SuSE 6.x, 7.x


    Maurycy  Prodeus   found  following.    He   found  weakness    in
    sdbsearch.cgi script which is a  part of Suse distribution.   This
    is perl script and since  Suse 7.1 they have introduced  some form
    of protection (interpreter is called with tainting checking).

    Sdbsearch.cgi  trusts  content  of  HTTP_REFERER variable which is
    set by client side during http's requests.  Piece of this data  is
    used to  locating file  with keywords  and referenced  files.   If
    there  is  possiblity  to  put  such  file  on attacked host (i.e.
    upload  through  ftpd)  with  special  content, sdbsearch will use
    open() to  get access  to match  files.   So we  can make standard
    open()  pipe  based  attack  (only  without  -T  option).  Name of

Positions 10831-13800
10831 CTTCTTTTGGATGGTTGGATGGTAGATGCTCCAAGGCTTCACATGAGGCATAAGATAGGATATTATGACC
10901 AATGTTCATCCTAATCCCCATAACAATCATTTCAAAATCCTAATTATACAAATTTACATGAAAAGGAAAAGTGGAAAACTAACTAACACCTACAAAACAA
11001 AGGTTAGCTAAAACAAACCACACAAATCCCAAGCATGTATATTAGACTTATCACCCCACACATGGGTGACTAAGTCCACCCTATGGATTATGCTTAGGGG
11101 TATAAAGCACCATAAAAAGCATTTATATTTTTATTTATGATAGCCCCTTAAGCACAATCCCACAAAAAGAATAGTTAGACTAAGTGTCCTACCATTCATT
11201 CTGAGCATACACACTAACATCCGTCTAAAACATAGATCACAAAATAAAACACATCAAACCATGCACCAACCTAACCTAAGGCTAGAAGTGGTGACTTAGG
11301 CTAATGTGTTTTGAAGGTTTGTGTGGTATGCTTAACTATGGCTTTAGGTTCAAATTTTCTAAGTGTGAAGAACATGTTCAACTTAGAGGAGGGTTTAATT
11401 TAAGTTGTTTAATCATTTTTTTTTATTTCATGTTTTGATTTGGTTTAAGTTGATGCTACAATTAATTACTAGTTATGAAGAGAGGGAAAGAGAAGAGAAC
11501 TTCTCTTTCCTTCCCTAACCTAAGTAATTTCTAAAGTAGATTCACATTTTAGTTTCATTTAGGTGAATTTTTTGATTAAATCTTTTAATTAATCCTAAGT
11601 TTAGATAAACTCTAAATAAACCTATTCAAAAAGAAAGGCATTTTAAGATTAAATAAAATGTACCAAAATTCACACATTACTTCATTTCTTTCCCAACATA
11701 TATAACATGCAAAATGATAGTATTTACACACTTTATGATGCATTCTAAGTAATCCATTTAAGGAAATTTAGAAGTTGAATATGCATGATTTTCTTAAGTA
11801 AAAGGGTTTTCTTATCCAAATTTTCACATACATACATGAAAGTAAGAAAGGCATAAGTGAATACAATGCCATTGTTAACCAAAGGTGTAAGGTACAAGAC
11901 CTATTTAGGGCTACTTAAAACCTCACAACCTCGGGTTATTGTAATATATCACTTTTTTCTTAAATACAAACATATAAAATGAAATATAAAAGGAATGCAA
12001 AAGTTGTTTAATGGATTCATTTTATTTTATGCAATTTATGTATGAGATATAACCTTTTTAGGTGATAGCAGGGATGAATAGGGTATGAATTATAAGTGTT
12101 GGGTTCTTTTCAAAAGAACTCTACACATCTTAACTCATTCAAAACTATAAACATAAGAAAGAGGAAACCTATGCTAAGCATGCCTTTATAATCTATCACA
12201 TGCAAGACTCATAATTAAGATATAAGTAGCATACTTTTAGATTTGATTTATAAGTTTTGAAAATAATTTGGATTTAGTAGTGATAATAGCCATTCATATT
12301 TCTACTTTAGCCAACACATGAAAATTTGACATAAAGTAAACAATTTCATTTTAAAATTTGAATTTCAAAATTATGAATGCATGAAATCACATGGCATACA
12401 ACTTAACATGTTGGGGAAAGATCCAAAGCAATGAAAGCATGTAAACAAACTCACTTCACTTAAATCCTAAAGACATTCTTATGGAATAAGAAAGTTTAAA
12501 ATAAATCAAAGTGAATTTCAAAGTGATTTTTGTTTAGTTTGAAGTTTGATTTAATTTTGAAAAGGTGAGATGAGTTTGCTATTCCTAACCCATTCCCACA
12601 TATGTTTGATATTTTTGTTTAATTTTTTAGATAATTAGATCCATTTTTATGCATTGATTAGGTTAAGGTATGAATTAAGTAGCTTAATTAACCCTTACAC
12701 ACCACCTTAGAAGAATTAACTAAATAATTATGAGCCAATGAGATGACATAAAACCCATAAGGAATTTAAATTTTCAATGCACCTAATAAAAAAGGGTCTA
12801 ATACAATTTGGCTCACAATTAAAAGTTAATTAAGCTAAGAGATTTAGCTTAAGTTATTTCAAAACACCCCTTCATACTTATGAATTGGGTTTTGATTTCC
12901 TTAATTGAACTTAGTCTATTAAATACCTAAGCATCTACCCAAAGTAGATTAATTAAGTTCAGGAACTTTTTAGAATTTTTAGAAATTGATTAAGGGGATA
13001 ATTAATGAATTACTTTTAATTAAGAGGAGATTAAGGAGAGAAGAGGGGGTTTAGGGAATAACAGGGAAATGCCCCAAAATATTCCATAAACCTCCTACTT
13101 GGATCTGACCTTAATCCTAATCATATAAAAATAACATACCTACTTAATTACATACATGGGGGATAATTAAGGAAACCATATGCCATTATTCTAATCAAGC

uploaded file has to  be "keylist.txt" because we  manipulate only
    on pathname, using double dots.

    Proof of concept is  very simple, just create  harmful keylist.txt
    for instance  in /tmp  directory and  send request  to http server
    like this:

        GET /cgi-bin/sdbsearch.cgi?stichwort=keyword HTTP/1.0
        (very deep traversal because we don't know what is DOCUMENT_ROOT)

    and an example content of our /tmp/keylist.txt create like this:

        $ echo -e "keyword\0touch exploitable|" > /tmp/keylist.txt

    After successful attempt there will be "exploitable" file in  /tmp


    Suse 6.x 7.x (7.1 and 7.2 have tainting protection, but even  then
    we can pass sdbsearch files which shouldn't be read).  Just filter
    HTTP_REFERER variable.

    Official fix: